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Hica Education Loan Corporation v. David A. Newsham

UNITED STATES DISTRICT COURT CENTRAL DISTRICT OF CALIFORNIA


October 22, 2012

HICA EDUCATION LOAN CORPORATION
v.
DAVID A. NEWSHAM

The opinion of the court was delivered by: Present: Honorable VIRGINIA A. Phillips, U.S. District Judge

PRIORITY SEND

CIVIL MINUTES -- GENERAL

Marva Dillard None Present Courtroom Deputy Court Reporter

ATTORNEYS PRESENT FOR

PLAINTIFFS:

ATTORNEYS PRESENT FOR

DEFENDANTS:

None None

PROCEEDINGS: MINUTE ORDER TO SHOW CAUSE RE: JURISDICTION

(IN CHAMBERS)

On October 10, 2012, Plaintiff filed this action to enforce a federally insured student loan debt, asserting this Court's jurisdiction pursuant to 28 U.S.C. § 1331, which grants jurisdiction over "all civil actions arising under the Constitution, laws, or treaties of the United States."

Plaintiff asserts that its claim arises out of the Health Education Assistance Loan ("HEAL") Program. (Compl. ¶ 3.) HEAL is a program through which the federal government insures education loans for students seeking educational training in the medical field. See 42 U.S.C. § 292 et seq. Eligible loans are generally not dischargeable in bankruptcy, and the Secretary of the Department of Health and Human Services will reimburse lenders who have made substantial efforts to collect defaulted loans. 42 U.S.C. § 292f.

Although Plaintiff asserts that Defendant violated the HEAL Program regulations by defaulting on his loan obligations, the statutes governing the HEAL Program do not appear to create a private right of action under federal law. Plaintiff's action appears to be a state law claim for enforcement of a promissory note. Plaintiff, thus, did not bring this action under a right "arising under" the U.S. Constitution or a federal statute. See Caterpillar Inc. v. Williams, 482 U.S. 386, 392 (1987) (holding that whether a case "arises under" federal law "is governed by the 'well-pleaded complaint rule,' which provides that federal jurisdiction exists only when a federal question is presented on the face of the plaintiff's properly pleaded complaint"). Courts have dismissed at least eight of Plaintiff's similar actions for lack of subject matter jurisdiction. See, e.g., HICA Educ. Loan Corp. v. Brunson, No. 2:11-cv-7119-CAS (PLAx) (C.D. Cal. Nov. 10, 2011); HICA Educ. Loan Corp. v. , No. 2:11-cv-7121-JFW (AJWx) (C.D. Cal. Nov. 9, 2011); HICA Educ. Loan Corp. v. Waters, No. 8:11-cv-1262-JST (MLGx) (C.D. Cal. Nov. 7, 2011); HICA Educ. Loan Corp. v. Rosenthal, No. 2:11-cv-7072-PA (FMOx) (C.D. Cal. Nov. 7, 2011); HICA Educ. Loan Corp. v. Doan, No. 2:11-cv-7122-PA (Cwx) (C.D. Cal. Oct. 31, 2011); HICA Educ. Loan Corp. v. Mezernich, No. 2:11-cv-7111-VBF (RZx) (C.D. Cal. Oct. 11, 2011); HICA Educ. Loan Corp. v. Danziger, No. 11 Civ. 1690(MGC), 2012 WL 3264366 (S.D.N.Y. Aug. 10, 2012).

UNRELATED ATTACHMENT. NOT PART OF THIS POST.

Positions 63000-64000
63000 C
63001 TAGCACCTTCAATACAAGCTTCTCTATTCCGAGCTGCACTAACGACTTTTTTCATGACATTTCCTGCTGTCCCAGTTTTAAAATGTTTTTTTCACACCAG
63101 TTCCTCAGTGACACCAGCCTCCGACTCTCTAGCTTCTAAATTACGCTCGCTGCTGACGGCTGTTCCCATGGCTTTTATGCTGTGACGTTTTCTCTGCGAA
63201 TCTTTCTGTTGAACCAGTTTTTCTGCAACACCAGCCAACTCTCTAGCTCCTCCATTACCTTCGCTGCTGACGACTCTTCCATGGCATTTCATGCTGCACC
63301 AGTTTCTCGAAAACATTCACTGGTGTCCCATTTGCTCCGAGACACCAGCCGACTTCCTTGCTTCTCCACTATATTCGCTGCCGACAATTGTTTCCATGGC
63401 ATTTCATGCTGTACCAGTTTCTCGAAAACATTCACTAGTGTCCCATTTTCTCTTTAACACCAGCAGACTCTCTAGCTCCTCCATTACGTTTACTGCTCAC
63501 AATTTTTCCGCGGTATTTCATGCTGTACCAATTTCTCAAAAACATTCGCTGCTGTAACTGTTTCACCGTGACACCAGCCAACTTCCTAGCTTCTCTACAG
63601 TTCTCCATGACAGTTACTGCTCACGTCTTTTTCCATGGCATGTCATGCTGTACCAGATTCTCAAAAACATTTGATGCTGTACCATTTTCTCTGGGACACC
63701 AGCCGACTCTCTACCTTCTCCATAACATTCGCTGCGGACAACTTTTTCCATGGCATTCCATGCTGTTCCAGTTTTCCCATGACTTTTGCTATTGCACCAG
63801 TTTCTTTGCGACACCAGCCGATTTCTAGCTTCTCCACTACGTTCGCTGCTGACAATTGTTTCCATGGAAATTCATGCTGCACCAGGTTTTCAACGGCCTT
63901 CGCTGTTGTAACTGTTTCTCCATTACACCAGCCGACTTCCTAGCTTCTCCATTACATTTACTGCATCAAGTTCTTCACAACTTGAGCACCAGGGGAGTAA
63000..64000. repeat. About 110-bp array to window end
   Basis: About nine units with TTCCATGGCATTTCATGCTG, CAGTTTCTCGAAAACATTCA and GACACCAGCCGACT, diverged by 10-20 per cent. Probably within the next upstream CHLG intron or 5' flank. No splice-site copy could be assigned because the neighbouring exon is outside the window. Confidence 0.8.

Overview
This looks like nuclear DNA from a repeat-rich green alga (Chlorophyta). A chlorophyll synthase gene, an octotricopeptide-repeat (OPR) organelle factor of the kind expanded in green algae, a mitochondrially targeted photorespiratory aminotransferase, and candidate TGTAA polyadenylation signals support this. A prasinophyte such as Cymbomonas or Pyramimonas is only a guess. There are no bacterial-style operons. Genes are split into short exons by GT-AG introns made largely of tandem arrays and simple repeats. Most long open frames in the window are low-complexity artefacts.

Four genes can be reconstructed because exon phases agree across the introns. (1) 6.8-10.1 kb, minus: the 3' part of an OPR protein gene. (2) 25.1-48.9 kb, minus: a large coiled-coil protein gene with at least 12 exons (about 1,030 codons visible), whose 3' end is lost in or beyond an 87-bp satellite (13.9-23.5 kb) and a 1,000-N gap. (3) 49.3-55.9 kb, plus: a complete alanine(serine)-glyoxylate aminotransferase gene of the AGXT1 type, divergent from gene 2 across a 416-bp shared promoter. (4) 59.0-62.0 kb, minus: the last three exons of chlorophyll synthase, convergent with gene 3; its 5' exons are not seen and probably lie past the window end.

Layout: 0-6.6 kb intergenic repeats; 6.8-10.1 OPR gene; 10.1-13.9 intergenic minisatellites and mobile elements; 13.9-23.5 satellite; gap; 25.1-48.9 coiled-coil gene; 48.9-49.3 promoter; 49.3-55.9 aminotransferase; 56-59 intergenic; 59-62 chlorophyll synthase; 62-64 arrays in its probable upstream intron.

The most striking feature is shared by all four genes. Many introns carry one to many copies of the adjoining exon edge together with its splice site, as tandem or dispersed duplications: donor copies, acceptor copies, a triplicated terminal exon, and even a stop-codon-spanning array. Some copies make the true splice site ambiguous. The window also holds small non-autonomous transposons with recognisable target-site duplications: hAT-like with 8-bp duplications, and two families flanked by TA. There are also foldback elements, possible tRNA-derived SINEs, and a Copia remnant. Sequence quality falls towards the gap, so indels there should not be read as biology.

Whether or not a party questions a federal court's subject matter jurisdiction, the district court must raise and address the issue sua sponte. See FW/PBS, Inc. v. City of Dallas, 493 U.S. 215, 230--31 (1990). "If the court determines at any time that it lacks subject-matter jurisdiction, the court must dismiss the action." Fed. R. Civ. P. 12(h)(3).

Accordingly, Plaintiff is ordered to show cause in writing no later than November 2, 2012, why this matter should not be dismissed for lack of subject matter jurisdiction. Failure to respond timely may result in dismissal.

IT IS SO ORDERED.

20121022

© 1992-2012 VersusLaw Inc.



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